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FIGURE 7. Wings of Cardinal Barberini’s dragon compared with patagium of Draco (flying lizards) and frill of Chlamydosaurus kingii (frilled lizard). 7.1. Wings of Cardinal Barberini’s dragon, from Faber (1651). 7.2. Wings of Cardinal Barberini’s dragon, from Kircher (1664). 7.3. Draco haematopogon (personal collection of P.S.), showing spots on patagium. 7.4. Detached right patagium of specimen in 7.3, with yellow arrows showing proximal ends of ribs and black arrows showing distal tips of ribs. 7.5. Same specimen after detachment of left patagium plus part of the body wall. 7.6. Internal view of detached left patagium, showing that no clawlike structures are present. 7.7. Draco maximus, AMNH 29976, ventral view, showing spots on patagium. 7.8-11. Chlamydosaurus kingii, showing projections at edge of frill that resemble the claws on Cardinal Barberini’s dragon, showing the three strong creases in the ventral half of the frill ( 7.8, 7.10-11: AMNH 86512), and showing spots on the frill of one specimen ( 7.9: AMNH 99843).

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FIGURE 8. Hands of Cardinal Barberini’s dragon compared with those of a common weasel (Mustela nivalis) (USNM 115211) and an ocellated lizard (Lacerta lepida) (MCZ [Museum of Comparative Zoology, Cambridge, Massachusetts] R-29871). Thumbs are circled in yellow. 8.1. Cardinal Barberini’s dragon, from Faber (1651). 8.2. M. nivalis, showing that the size of the hand relative to the head resembles that in Cardinal Barberini’s dragon (see Figure 1.5-6). 8.3. M. nivalis, showing that the thumb is shorter than the other fingers. 8.4. M. nivalis, showing curvature of the finger claws. 8.5. L. lepida, showing that the thumb is shorter than the other fingers.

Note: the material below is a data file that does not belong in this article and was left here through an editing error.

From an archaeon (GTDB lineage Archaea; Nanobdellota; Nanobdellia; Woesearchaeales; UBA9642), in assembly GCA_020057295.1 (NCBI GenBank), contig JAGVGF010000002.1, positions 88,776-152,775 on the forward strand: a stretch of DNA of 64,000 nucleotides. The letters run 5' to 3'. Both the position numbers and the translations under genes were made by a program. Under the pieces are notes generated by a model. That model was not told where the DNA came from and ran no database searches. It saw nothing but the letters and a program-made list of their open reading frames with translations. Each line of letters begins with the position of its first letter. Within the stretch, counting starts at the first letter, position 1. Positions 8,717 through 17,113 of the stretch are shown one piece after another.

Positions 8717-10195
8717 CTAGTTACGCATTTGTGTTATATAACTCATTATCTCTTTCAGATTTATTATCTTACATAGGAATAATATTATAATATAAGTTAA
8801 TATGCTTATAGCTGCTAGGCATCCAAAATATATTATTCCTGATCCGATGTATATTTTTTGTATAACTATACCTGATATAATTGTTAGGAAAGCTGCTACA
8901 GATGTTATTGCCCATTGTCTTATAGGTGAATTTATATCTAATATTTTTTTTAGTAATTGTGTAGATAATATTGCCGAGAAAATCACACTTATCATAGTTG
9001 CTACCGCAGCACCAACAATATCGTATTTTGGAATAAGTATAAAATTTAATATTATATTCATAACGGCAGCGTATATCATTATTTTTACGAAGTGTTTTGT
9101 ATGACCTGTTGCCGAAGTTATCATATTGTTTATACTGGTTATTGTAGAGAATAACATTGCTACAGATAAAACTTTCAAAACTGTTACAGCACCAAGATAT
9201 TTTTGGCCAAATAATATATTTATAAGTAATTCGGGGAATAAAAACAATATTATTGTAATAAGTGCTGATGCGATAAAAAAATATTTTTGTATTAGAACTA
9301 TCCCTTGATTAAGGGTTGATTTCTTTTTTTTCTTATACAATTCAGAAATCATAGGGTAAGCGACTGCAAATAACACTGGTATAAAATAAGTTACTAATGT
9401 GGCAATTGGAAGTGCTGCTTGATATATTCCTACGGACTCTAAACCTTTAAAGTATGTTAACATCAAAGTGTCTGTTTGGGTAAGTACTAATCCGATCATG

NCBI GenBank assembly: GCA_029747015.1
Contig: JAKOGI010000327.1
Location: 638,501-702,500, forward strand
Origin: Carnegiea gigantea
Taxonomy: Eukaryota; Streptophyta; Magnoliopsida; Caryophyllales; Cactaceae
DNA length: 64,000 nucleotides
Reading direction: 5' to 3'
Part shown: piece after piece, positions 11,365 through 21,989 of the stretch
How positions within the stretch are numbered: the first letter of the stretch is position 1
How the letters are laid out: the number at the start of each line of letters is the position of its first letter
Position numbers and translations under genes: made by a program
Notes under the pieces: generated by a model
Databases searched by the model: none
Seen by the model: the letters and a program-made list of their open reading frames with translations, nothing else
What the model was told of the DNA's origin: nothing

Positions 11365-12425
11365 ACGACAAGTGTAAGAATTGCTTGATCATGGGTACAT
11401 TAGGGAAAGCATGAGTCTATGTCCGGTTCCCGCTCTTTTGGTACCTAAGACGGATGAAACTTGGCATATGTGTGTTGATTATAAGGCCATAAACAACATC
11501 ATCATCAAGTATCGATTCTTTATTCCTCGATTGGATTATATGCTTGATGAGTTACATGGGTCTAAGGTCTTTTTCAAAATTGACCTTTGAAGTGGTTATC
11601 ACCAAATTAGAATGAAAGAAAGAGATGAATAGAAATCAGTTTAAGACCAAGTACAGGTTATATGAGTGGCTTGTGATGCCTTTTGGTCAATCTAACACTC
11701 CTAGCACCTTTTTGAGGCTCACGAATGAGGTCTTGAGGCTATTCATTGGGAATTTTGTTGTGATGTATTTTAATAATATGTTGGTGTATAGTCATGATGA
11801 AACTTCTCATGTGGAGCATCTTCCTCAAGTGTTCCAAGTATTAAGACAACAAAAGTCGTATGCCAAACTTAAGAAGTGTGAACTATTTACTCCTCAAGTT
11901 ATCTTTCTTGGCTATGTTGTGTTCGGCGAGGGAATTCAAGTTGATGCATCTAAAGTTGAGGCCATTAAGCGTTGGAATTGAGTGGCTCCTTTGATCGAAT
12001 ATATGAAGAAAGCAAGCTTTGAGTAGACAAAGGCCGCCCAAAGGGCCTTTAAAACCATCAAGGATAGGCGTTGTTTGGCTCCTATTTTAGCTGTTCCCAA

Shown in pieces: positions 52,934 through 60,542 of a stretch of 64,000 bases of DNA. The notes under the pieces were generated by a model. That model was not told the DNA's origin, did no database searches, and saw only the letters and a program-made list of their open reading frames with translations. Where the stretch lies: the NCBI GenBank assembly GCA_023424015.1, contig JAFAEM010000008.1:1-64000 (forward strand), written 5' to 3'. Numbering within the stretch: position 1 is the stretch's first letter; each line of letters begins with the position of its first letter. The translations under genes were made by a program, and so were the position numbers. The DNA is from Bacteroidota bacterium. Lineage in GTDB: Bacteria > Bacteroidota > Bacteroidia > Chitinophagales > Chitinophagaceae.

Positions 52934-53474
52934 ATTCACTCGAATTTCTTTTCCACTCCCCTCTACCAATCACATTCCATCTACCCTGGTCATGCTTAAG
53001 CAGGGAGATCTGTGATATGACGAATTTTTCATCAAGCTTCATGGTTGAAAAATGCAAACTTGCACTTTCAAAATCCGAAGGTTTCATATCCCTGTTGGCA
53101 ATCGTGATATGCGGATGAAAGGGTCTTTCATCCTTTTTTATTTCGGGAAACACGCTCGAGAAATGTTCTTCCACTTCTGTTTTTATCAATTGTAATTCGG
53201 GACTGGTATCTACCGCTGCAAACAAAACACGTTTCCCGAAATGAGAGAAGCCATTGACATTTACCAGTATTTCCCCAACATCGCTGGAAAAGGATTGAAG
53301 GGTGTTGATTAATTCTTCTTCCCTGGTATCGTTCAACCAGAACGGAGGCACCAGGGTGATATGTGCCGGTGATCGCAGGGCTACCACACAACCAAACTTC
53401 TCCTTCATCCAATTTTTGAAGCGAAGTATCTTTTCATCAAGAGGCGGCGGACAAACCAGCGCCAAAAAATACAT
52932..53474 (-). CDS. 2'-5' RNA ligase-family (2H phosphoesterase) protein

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FIGURE 9. Tail of Cardinal Barberini’s dragon compared with the tails of eels. In the photos and x-ray images of eels, including the close-ups, the anteriormost complete vertebra shown is the thirtieth vertebra from the tip of the tail, to facilitate comparison with Cardinal Barberini’s dragon, on which Faber counted 30 tail vertebrae (Appendix 1). 9.1. Cardinal Barberini’s dragon, from Kircher (1664). 9.2. Tail skeleton of Anguilla rostrata (American eel) (NCSM 69208), showing the shortness of the neural and hemal spines in Anguilla, as in Cardinal Barberini’s dragon. 9.3. X-ray image of Anguilla anguilla (European eel) (MCZ 9244), the one Mediterranean species of Anguilla. 9.4. Close-up of 9.3 with one vertebra outlined, showing that the neural and hemal spines are short relative to centrum height. 9.5. Tail skeleton of Conger oceanicus (American conger) (NCSM 69209), showing the great length of the neural and hemal spines. 9.6. Conger conger (European conger) (MCZ 9293), showing that in the one Mediterranean species of Conger, the neural and hemal spines are longer relative to the centrum than they are in Anguilla, and in fact are longer than the height of the centrum. 9.7. Muraena helena (Mediterranean moray) (MCZ 9293). 9.8. Close-up of 9.7, with one vertebra outlined, showing that the shapes of the neural and hemal arches are not simple spikes and therefore do not match Cardinal Barberini’s dragon. c = centrum; hs = hemal spine; ns = neural spine.